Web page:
APOD: Zeta Oph: Runaway Star (2015 Jul 05)

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APOD: Zeta Oph: Runaway Star (2015 Jul 05)

Post by APOD Robot » Sun Jul 05, 2015 4:11 am

Image Zeta Oph: Runaway Star

Explanation: Like a ship plowing through cosmic seas, runaway star Zeta Ophiuchi produces the arcing interstellar bow wave or bow shock seen in this stunning infrared portrait. In the false-color view, bluish Zeta Oph, a star about 20 times more massive than the Sun, lies near the center of the frame, moving toward the left at 24 kilometers per second. Its strong stellar wind precedes it, compressing and heating the dusty interstellar material and shaping the curved shock front. Around it are clouds of relatively undisturbed material. What set this star in motion? Zeta Oph was likely once a member of a binary star system, its companion star was more massive and hence shorter lived. When the companion exploded as a supernova catastrophically losing mass, Zeta Oph was flung out of the system. About 460 light-years away, Zeta Oph is 65,000 times more luminous than the Sun and would be one of the brighter stars in the sky if it weren't surrounded by obscuring dust. The image spans about 1.5 degrees or 12 light-years at the estimated distance of Zeta Ophiuchi.

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the old blind man

Re: APOD: Zeta Oph: Runaway Star (2015 Jul 05)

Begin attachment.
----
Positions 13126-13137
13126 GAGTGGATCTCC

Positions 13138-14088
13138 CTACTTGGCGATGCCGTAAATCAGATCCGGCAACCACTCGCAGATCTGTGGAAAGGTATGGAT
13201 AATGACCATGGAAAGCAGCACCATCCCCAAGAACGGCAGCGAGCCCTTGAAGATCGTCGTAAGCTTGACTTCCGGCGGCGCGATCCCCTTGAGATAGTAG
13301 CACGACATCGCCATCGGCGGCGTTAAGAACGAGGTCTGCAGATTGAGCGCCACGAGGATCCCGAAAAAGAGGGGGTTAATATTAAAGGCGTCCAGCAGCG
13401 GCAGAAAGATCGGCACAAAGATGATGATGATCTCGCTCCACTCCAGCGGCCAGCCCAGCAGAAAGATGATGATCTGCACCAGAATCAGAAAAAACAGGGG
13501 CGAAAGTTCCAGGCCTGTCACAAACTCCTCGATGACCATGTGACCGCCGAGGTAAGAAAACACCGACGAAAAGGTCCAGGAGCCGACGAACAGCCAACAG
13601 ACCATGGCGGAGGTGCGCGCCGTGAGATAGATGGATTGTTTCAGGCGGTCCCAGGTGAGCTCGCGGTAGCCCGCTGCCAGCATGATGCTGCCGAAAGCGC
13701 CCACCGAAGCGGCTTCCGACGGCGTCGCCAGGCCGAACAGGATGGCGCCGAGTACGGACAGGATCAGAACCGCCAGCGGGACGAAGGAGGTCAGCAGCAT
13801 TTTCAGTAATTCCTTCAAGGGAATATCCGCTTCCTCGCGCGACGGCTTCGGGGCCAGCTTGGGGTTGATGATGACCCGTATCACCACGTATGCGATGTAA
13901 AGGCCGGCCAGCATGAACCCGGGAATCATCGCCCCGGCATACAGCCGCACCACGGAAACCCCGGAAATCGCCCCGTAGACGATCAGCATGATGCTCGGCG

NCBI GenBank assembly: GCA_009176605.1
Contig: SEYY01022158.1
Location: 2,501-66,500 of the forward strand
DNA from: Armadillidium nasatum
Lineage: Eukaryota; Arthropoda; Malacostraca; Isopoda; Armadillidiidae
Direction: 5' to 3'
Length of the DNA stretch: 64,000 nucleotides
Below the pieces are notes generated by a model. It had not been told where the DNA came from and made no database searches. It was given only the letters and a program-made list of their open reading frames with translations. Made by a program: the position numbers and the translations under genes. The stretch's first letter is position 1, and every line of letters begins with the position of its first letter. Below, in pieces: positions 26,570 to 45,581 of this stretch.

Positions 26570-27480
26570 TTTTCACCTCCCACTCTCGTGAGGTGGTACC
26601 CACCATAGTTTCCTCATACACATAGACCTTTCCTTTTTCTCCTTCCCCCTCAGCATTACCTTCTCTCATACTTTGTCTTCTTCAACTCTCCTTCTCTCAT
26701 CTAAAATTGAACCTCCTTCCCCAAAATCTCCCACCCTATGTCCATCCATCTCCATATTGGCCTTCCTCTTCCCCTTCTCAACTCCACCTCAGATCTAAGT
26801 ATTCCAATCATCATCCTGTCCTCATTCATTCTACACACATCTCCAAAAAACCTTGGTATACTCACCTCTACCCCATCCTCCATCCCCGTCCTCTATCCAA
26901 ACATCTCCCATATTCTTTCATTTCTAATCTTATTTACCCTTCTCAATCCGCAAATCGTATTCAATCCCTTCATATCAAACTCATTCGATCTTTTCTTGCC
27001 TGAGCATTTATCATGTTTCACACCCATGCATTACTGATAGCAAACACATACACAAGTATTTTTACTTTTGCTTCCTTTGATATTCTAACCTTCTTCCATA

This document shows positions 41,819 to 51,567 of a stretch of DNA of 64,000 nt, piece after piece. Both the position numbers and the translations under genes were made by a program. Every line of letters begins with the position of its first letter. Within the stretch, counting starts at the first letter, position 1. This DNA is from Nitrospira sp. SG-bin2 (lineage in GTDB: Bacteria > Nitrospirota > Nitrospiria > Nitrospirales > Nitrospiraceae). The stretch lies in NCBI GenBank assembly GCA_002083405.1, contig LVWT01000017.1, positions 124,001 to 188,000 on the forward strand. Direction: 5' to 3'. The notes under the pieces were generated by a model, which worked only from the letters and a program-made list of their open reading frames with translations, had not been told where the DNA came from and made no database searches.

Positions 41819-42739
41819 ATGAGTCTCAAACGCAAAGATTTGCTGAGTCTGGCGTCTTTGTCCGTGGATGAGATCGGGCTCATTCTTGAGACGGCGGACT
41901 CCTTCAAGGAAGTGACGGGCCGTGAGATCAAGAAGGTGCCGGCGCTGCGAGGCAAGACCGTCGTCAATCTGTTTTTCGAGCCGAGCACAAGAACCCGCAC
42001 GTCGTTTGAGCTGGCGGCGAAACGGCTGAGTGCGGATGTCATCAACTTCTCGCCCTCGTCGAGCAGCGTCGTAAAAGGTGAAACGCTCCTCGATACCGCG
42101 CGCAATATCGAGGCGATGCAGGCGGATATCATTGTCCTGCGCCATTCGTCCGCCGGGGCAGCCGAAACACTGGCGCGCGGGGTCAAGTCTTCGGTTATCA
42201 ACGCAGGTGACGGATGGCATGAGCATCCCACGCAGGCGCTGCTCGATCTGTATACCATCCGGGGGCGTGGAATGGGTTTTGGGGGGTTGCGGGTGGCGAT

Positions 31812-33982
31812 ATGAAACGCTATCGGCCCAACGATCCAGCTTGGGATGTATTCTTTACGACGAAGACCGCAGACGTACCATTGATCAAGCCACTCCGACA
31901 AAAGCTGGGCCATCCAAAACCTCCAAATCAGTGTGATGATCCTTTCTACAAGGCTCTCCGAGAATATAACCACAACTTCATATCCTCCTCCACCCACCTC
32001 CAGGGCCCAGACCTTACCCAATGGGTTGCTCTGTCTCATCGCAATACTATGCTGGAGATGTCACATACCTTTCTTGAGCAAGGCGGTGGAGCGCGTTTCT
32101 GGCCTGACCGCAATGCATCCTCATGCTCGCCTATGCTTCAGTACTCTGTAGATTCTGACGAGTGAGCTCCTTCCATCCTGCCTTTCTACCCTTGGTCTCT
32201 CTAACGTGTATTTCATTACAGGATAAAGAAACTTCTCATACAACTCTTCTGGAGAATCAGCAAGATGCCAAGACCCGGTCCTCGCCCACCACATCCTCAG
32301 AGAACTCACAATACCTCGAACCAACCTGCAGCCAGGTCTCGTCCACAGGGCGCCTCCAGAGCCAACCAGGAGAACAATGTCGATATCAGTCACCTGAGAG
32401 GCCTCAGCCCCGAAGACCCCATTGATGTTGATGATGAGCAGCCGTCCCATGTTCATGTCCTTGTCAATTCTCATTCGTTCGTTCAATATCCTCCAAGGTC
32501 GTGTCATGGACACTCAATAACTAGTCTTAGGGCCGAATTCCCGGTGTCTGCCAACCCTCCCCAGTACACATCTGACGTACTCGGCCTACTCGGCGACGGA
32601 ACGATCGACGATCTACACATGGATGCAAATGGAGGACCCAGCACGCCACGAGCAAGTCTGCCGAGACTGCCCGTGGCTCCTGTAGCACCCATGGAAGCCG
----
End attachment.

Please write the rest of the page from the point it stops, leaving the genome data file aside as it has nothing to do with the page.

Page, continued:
Post by the old blind man » Sun Jul 05, 2015 4:37 am

The picture is sorely missing a star trek imperial cruiser getting in between the star and the nebula at full speed and disturbing the dust on the left in the process. :mrgreen:

Guest

Re: APOD: Zeta Oph: Runaway Star (2015 Jul 05)

Post by Guest » Sun Jul 05, 2015 4:57 am

How accurately does one know the transverse motion of this star? I have seen this comment before. It is unfounded.

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Re: APOD: Zeta Oph: Runaway Star (2015 Jul 05)

Post by geckzilla » Sun Jul 05, 2015 7:07 am

Guest wrote:How accurately does one know the transverse motion of this star? I have seen this comment before. It is unfounded.
What is unfounded?
Just call me "geck" because "zilla" is like a last name.

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Ann
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Re: APOD: Zeta Oph: Runaway Star (2015 Jul 05)

Post by Ann » Sun Jul 05, 2015 7:45 am

Copyright: Naoyuki Kurita
I searched for a good RGB image of Zeta Ophiuchi to compare with today's infrared image APOD, and I found the one on the left. The RGB image shows clearly that Zeta Ophiuchi is not in any way a red star, but it also doesn't look really bluish, but rather white. The non-red non-blue color of this star sitting in the middle of a large emission nebula shows that it is a hot star that is being reddened by dust.

More interesting is the RGB portrait of the large emission nebula surrounding Zeta Oph, Sharpless 2-27. Several "walls" of different kinds can be seen. The most obvious one is the bright (although somewhat "fluffy") red wall to the upper right of the star. The wall bifurcates at the left and the part nearest the star shows a bright knot, somewhat similar to IC 63 near hot bright star Gamma Cassiopeia.

The second most obvious wall (or maybe the most obvious one) is a sharply defined, wiggling, slightly curving dark dust lane to the left of the star. This wall may possibly be affected by a moderately bright star immediately to the left of it. It is also possible that this dark dust lane is part of a background latticework of dust structures that has nothing to do with Zeta Ophiuchi.